Exploration

A different kind of wild

The Florida Everglades are a unique and diverse ecosystem coined by wetlands, forests and rivers that connect Lake Okeechobee with Florida Bay. But beyond its beautiful facade lies a dark truth: it is dying.

Words and photographs by Luca Martinez

05.30am. My dad and I park outside the gates of Shark Valley, a 15-mile paved road meandering through the heart of the Everglades. Keeping left, we start down the trail illuminated by our headlamps. With visibility of no more than 20 feet, our steps are measured. In the far distance, the faint reddish horizon delicately reveals itself. Cicadas screech, pig frogs croak, and a sea of sawgrass sways in the morning breeze. Nature’s symphony is in full surround sound, made all the clearer against the early morning darkness. As the sun rises, it gradually shows a world remarkably different from the uninspired version in my mind. Tens of thousands of tree islands sit on a boundless river of seagrass spotted by mirror-like pools of fresh water. The magnitude and elegance before me takes my breath away. This is the moment my love affair with Florida’s wetlands begins…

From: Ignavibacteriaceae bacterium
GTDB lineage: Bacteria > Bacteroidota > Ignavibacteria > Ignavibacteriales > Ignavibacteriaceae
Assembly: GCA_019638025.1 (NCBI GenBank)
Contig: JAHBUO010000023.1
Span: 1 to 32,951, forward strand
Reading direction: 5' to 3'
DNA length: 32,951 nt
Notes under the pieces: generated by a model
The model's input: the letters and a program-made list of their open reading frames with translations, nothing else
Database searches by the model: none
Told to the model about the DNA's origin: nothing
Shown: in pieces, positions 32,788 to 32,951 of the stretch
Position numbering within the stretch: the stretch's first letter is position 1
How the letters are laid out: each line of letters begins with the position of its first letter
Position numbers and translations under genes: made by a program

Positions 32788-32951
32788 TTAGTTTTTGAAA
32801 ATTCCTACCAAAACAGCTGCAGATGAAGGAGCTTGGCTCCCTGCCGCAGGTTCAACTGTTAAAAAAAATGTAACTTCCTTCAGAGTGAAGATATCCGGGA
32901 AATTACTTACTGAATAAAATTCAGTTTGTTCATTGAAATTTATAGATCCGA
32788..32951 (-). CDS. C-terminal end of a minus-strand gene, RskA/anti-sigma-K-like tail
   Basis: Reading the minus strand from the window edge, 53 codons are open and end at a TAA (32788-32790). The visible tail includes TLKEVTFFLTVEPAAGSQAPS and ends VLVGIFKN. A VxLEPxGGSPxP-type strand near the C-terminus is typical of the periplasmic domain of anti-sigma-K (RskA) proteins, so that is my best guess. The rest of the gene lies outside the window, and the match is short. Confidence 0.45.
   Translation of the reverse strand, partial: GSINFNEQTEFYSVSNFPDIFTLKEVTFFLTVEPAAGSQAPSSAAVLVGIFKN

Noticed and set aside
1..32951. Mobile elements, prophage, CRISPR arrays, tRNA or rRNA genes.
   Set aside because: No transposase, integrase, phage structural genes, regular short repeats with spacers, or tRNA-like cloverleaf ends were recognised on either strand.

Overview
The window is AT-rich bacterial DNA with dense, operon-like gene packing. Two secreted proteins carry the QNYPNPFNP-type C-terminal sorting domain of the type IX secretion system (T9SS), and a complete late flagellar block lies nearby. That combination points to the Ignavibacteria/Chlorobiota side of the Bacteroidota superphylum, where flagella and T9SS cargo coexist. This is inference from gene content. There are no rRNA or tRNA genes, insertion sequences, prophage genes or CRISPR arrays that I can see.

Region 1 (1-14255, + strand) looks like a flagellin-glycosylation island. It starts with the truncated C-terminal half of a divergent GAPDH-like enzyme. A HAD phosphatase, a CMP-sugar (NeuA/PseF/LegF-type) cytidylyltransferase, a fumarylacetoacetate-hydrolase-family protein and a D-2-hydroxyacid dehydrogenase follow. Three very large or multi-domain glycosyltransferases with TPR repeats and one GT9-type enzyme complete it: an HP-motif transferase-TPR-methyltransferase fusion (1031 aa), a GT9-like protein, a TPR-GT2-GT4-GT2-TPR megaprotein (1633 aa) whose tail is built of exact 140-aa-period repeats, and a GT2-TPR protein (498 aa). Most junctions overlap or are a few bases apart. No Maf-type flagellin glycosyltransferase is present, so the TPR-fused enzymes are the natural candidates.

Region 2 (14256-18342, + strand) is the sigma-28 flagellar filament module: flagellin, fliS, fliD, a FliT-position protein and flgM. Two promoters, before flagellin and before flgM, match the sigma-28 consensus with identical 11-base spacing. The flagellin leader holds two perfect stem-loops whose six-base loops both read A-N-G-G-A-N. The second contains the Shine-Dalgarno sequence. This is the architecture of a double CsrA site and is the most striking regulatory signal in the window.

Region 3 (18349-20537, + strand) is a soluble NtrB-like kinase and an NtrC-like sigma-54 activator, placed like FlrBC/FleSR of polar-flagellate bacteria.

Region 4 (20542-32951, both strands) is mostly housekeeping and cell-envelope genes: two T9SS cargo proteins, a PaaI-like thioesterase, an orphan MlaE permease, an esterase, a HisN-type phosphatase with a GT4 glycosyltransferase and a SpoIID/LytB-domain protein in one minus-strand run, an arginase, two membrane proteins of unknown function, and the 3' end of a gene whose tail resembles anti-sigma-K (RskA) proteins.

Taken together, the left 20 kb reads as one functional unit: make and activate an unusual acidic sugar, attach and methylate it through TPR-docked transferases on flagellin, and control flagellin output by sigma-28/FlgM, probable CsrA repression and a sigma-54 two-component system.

My favourite mornings are those scattered with sheets of early fog that fill the emptiness in between. I search for native land where cypress turns to pond apple and pop ash. I seek the sloughs, low-lying areas of earth that channel water through the Everglades. It’s in these sloughs, waist-deep in the black water, where I see and feel most. With no control over the environment surrounding me, immense trust is formed. Where else in this digital world do we feel such vulnerability? It’s a privilege to film and share an ecosystem known to so few where nature conceals countless untold tales. Perhaps that is the beauty of the sloughs.

Life here exists in mystical layers. Beneath the water- lined surface, disguised as a stick or a log, the Florida gars glide silently. Alligators lay motionless as if posing beyond the lights of my underwater camera rig. Every footstep depresses the lemon bacopa lining on the peat bottom. Breaking the moment’s gravity, a rare pair of playful otters twist, turn, and splash. Following the tentacled roots of flora unrecognised, I look up, the inhalation lasting several unintentional seconds. The ghost orchid, the world’s rarest, looks back at me with soulful wisdom as it dances, hovering over the duckweed.